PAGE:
In­dus­try buoyed by re­laxed visas for cruis­ers

China Daily (Hong Kong) - - FRONT PAGE - By KAHON CHAN in Hong Kong kahon@chi­nadai­

The city’s tourism in­dus­try has wel­comed the im­ple­men­ta­tion of a new pol­icy that al­lows main­land tourists to visit Tai­wan, Ja­pan and South Korea al­to­gether if they board a cruise ship in Hong Kong and travel in a group. The pol­icy was one of the ini­tia­tives un­veiled by the cen­tral govern­ment in June 2012 to foster closer eco­nomic ties be­tween Hong Kong, the main­land and Tai­wan. The National Tourism Ad­min­is­tra­tion is­sued a no­tice on Thurs­day out­lin­ing the de­tails.

Main­land tourists will be per­mit­ted to join a cruise ship in Hong Kong sail­ing to Ja­pan or South Korea as long as the ship makes a port of call at any Tai­wan port. They can re­turn to the main­land di­rectly from Ja­pan or South Korea.

Apart from ex­ist­ing reg­u­la­tions, other lim­i­ta­tions will ap­ply — all tourists must travel in a group or­ga­nized by a tour op­er­a­tor qual­i­fied to host Tai­wan tours. They must com­plete the trip in the same group and hold valid doc­u­ments for en­try to all places.

Op­er­a­tors must still file ap­pli­ca­tions with their re­spec­tive provin­cial ad­min­is­tra­tion. The National Tourism Ad­min­is­tra­tion will only green-light no less than 100 tourists from each prov­ince for one cruise sail­ing.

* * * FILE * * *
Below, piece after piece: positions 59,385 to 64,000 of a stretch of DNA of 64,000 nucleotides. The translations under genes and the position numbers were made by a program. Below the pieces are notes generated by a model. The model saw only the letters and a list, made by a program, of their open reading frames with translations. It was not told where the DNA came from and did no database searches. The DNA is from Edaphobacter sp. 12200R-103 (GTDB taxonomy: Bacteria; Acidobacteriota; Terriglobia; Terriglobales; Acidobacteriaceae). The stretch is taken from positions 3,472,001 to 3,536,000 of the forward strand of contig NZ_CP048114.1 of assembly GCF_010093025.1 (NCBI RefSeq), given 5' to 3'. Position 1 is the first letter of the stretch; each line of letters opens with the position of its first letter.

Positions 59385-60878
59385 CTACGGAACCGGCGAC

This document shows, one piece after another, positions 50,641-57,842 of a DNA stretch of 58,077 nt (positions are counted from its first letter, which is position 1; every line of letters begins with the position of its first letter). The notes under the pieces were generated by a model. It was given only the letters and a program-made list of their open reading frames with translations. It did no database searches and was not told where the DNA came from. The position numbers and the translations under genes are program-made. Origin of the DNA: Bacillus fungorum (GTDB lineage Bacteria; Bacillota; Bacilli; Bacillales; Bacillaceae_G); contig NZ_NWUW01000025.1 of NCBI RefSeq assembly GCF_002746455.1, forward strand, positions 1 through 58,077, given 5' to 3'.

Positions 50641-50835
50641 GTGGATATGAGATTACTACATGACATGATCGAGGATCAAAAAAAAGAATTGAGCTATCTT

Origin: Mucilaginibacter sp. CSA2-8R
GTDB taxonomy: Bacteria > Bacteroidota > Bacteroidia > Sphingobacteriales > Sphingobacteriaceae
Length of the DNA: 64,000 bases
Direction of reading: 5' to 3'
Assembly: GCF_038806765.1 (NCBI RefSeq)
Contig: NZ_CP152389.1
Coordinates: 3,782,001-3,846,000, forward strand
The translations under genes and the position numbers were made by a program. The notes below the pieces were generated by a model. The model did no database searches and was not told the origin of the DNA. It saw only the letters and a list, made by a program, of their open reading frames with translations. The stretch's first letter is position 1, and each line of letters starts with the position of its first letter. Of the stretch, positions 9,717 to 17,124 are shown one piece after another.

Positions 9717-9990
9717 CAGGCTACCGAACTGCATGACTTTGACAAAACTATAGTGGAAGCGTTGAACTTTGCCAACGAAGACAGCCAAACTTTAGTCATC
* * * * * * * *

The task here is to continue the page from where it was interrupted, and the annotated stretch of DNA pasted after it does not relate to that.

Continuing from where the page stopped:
The Hong Kong Tourism Board wel­comed the an­nounce­ment. Chair­man Peter Lam Kin-ngok said he be­lieves the pol­icy will draw more main­land cruis­ers and boost the city’s com­pet­i­tive­ness for cruise lines.

Once tour op­er­a­tors on the main­land un­veil re­lated prod­ucts, the board plans to launch mar­ket­ing cam­paigns for main­land vis­i­tors. The board also hopes the city would step up co­op­er­a­tion with Tai­wan and other nearby ports to pro­mote re­gional cruise travel.

Tony Wu, di­rec­tor of the Tai­wan Vis­i­tors As­so­ci­a­tion in Hong Kong, said they an­tic­i­pate new op­por­tu­ni­ties from the pol­icy, given that cruis­ing is gain­ing pop­u­lar­ity among main­land res­i­dents.

Travel In­dus­try Coun­cil Chair­man Michael Wu Siu- ying said the mea­sure is unique be­cause main­land res­i­dents were re­quired to re­turn home af­ter a visit to Tai­wan. “It is great news for Hong Kong to pro­mote it­self as a home­port for cruise lines,” he said.

Wu ex­pected the first pack­aged tour to sail in the sec­ond half of 2014 and says the in­dus­try will have no dif­fi­culty find­ing 100 cruis­ers from a main­land prov­ince or city, based on pre­vi­ous ex­pe­ri­ence.

Cruise itin­er­ar­ies can of­ten be booked two years in ad­vance of sail­ing and few con­firmed itin­er­ar­ies fit into the rout­ing cri­te­ria set out in the pol­icy. The 116,000ton Di­a­mond Princess, for in­stance, will sail from Hong Kong to two ports in Ja­pan, with a stop at Keelung, Tai­wan, in the month of April 2014 and 2015.

The 91,000- ton Celebrity Mil­len­nium will also call at Keelung for its April sail­ing from Hong Kong, be­fore it con­tin­ues to ports in Ja­pan and South Korea, and dis­em­barks in Shang­hai. It will also run the itin­er­ary in 2015.

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